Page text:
First Published: The Worker, Vo. 12, No. 6, March 6, 1980.
Transcription, Editing and Markup: Sam Richards and Paul Saba
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AT PARTICULAR times in working class history a common need expresses itself in a popular demand, a slogan which can mobilise the whole class. Such was the call for “Bread, Land and Peace”, proclaimed at the first All Russian Congress of Soviets, in June 1917. Such also is the cry on the lips of every politically articulate worker in Britain today: “Thatcher Out!”
Slogans like these are what Mao Tsetung called the main contradiction, translated into injunctions which can be acted on. The main contradiction is that major opposition within a thing or situation which gives it its essential character, and which, when taken hold of by the masses, can change that thing or situation into something else. The main contradiction in Britain is the confrontation between capitalist exploiters and exploited workers. It culminates in the immediate political form of Thatcher against all of us who live by the sale of our labour power.
It is a sign of capitalism’s parlous state that it should be represented at such a time by a thoroughly pedestrian second-rate, animated only by her class hatred. Her incapacity for clever deception or shrewd manoeuvre reflects the position of capitalism at the end of its tether. Hence the successive moves towards naked fascism by which class struggle is suppressed by law and force. The very encouragement of British citizens to inform on their neighbours for fancied infringements of the rules of social security is the same kind of socially divisive tactic as Hitler’s plea to children to inform on their parents for criticism of Nazism. In Thatcher we have the end of bourgeois democracy in Britain.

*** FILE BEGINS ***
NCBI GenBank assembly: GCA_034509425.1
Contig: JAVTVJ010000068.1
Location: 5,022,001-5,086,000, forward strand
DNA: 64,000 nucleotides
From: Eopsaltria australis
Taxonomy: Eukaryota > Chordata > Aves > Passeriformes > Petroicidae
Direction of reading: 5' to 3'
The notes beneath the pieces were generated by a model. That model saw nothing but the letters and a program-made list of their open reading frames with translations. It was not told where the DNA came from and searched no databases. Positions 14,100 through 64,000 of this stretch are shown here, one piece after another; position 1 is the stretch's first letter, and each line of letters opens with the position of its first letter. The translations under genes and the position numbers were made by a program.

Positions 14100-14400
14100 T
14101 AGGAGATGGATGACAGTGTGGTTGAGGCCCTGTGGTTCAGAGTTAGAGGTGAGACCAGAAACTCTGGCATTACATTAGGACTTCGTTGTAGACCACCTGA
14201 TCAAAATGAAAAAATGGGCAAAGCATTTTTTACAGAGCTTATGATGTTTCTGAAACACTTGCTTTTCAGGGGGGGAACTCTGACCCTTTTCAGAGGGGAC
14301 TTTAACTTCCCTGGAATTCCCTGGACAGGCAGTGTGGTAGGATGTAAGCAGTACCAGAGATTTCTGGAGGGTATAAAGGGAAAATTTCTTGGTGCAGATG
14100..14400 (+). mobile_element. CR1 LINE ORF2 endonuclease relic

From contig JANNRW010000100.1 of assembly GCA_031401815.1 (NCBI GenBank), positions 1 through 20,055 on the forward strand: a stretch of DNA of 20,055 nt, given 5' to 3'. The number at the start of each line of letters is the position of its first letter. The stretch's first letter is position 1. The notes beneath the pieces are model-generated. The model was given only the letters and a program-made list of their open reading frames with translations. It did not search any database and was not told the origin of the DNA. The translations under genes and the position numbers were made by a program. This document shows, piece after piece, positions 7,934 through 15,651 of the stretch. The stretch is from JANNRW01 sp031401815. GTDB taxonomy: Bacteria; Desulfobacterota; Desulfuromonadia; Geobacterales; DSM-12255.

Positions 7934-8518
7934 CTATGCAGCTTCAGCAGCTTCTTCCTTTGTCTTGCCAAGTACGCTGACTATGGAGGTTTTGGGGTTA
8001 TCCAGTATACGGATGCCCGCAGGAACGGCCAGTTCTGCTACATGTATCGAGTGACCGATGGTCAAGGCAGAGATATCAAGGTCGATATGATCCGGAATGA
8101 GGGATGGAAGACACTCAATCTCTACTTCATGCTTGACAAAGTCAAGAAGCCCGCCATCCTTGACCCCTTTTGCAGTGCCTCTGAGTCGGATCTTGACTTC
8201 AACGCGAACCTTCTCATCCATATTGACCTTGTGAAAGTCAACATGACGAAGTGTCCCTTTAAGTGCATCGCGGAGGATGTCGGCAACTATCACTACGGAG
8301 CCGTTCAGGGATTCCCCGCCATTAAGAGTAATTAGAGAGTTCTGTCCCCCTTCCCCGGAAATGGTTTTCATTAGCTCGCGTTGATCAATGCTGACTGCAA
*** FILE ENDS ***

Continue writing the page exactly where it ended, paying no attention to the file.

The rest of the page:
Is such a slogan, “Thatcher Out”, revolutionary or merely social democratic? Any demand which the whole working class is prepared to act on and which the ruling class cannot or will not concede is revolutionary. That is why the leaders of social democratic parties or groups are not making such a demand. It comes from the working people who are potentially the revolutionary force. A revolutionary situation is one in which the ruling class cannot go on ruling in the old way and the working class shows that it will no longer submit to being ruled in the old way. “Thatcher Out” is a revolutionary declaration on the part of workers that brushes aside all parliamentary flim-flam and dust-raising to hit the nail in capitalism’ s coffin right on the head.
But can it all be as simple as that? It is perfectly simple. It is like the situation in the factory when the foreman gets stroppy and begins to take it out on us workers. We have to find the easiest form of rebellion which will seem to all of us the likeliest way to put a stop to that tyranny. We don’t; at such a moment, worry about what might come after to such an extent that it stays our hand. We know that when we have chucked out that foreman things at that particular factory will never be the same again. Any successful industrial action is like a little revolution.
We in the CPB (ML) are not dilettantes who try to think up obscure theories and slogans because we don’t think our class can formulate its own political needs. We are delighted that all of us are raising our voices in a shout for the first step on the way to building a better Britain – THATCHER OUT!